I have been thinking a lot about faith and fear and how they operate together; more often in-spite of one another. Only recently have I realized how great a role fear has played in my life – not in fear of any thing or fear of the unknown, but more fear of abstracts like loss and withdrawal, which can control how I respond to situations. The brain is wired to put together information quickly –judgments are formed about situations and create shortcuts called heuristics: which is basically a rule of thumb to how we react without reviewing tons of information. The emotional reaction often comes through fear or faith. I didn’t recognize this on my own, but John 14:1 and Joshua 1:9 kept coming to my mind out of the blue when I would feel that uncertainty. When we allow ourselves to react in fear we often give into our worst instincts, and our one step down the path to despair and hopelessness.
If we are given victory by the God of peace (Romans 16:20) and controlled by the love of Christ (2 Corinthians 5:14), then it is both to love and peace we are called – which means we are called from something that was neither love nor peace and so our concepts of both of these traits must mature beyond what we thought they were to become what they are in Him. We are neither completely loving, nor are we completely peaceful, until we surrender under the tutelage of His goodness.
I think when I step away from the assumption that I am right and understand He is perfectly good then I come into what in meant by: “My grace is sufficient for you and My strength is made perfect in your weakness” (2 Corinthians 12:9). My happiness is a completed sense of His sufficiency, and when I pursue this call to follow Him I am actually closer to the fullness of myself in the shadow of His perfection. I have been reading Joseph Campbell’s book on the development of myth and the human condition called The Hero with a Thousand Faces and he wrote about those of whom the call to adventure is refused.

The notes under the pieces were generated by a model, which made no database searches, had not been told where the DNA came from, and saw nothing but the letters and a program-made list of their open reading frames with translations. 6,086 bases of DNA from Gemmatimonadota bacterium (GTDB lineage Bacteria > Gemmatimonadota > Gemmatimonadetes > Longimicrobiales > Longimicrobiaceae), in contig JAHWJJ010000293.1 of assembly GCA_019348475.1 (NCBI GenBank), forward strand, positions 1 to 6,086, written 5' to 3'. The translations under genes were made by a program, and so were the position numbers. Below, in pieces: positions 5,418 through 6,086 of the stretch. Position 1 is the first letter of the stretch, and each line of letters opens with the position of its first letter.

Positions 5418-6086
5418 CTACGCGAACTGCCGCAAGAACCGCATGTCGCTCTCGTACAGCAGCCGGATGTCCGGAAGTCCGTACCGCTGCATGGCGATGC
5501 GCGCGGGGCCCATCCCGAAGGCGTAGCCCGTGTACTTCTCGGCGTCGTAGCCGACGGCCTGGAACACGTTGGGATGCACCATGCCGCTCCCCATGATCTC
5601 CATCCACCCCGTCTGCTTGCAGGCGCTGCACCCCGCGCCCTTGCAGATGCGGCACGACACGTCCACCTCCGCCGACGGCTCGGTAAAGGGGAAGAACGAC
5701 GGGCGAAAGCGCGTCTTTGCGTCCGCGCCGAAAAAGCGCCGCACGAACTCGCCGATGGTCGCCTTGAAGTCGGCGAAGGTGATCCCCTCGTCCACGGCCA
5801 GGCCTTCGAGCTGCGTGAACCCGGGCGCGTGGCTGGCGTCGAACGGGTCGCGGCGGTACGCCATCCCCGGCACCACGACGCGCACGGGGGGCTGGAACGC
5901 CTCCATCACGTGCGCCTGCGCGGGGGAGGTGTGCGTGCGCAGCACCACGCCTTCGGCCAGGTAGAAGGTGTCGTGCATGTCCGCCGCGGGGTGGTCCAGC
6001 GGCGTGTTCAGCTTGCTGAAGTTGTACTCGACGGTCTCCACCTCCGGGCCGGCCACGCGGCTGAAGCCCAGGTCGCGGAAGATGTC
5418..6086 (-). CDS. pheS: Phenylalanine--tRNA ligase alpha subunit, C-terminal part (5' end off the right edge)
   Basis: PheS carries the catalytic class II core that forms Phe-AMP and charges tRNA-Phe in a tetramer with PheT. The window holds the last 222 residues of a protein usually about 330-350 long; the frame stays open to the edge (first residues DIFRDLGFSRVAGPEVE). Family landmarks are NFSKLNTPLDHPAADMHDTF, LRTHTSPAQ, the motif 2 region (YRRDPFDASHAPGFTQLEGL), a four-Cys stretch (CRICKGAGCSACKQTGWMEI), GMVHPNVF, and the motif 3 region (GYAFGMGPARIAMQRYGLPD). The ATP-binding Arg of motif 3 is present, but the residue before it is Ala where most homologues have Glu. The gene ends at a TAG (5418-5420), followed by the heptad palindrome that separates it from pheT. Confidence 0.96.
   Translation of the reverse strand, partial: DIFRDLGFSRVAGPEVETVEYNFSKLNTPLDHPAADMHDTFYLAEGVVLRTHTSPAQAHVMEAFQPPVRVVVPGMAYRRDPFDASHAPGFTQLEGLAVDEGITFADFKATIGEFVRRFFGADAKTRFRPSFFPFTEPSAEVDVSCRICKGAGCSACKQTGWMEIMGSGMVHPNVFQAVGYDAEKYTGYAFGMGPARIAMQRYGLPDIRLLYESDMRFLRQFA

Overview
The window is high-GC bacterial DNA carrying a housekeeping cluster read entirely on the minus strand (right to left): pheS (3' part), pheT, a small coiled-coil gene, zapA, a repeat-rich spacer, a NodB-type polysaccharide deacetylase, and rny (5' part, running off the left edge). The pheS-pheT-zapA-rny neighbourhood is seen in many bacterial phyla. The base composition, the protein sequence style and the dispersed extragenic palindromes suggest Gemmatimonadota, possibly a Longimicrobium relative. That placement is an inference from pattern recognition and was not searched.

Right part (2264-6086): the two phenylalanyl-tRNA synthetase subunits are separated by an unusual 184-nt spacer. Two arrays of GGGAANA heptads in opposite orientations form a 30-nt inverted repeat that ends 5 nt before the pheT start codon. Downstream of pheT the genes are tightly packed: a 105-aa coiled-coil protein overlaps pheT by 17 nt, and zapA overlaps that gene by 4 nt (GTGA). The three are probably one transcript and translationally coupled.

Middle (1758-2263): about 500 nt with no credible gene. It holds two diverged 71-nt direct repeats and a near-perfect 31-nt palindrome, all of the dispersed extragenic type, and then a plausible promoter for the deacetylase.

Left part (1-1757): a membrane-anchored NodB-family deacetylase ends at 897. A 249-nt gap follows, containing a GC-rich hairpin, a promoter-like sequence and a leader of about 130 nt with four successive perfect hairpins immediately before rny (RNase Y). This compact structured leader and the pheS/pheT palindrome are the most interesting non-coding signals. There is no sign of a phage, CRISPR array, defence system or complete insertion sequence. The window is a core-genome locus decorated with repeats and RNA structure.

“Often in actual life, and not infrequently in the myths and popular tales, we encounter the dull case of the call unanswered; for it is possible to turn the ear to other interests. Refusal of the summons converts the adventure into its negative. Walled in boredom, hard work, or “culture,” the subject loses the power of significant affirmative action and becomes a victim to be saved.” p. 49
To be happy in something is to feel complete in it: there are no gaps nor any reason to fear, because of itself it is sufficient. However, our happiness toward something incomplete is always changing, and if we always base our feeling on feeling complete in something incomplete we will never be happy. Think of it this way – some say they are happiest when they are perfectly miserable, but in their misery they are most happy and so least miserable, which cannot be. As shaky as this sounds, when we start to stand on things other than His sufficiency, we are basing our identity on what is incomplete and only show that the idea of happiness is the illusion to the extent we believe is exists of elation – what we really desire is to be content.
I don’t have to reach far to see where this is true – when I don’t do what I know to do I invite anxiety and a feeling of insufficiency: either that my goodness isn’t good enough or that my badness is too bad. The call is neither to be good nor bad but to be obedient, and by being obedient we come into His sufficiency, which is unchanging (James 1:17). I think this is what the Psalmist knew when He said: “Cast your burden on the LORD for He will not suffer the righteous to be moved” (Psalm 55:22), and it occurs to me that it is not that He will not allow them to suffer, but the definition of suffering is changed because the definition of happiness is actually… defined.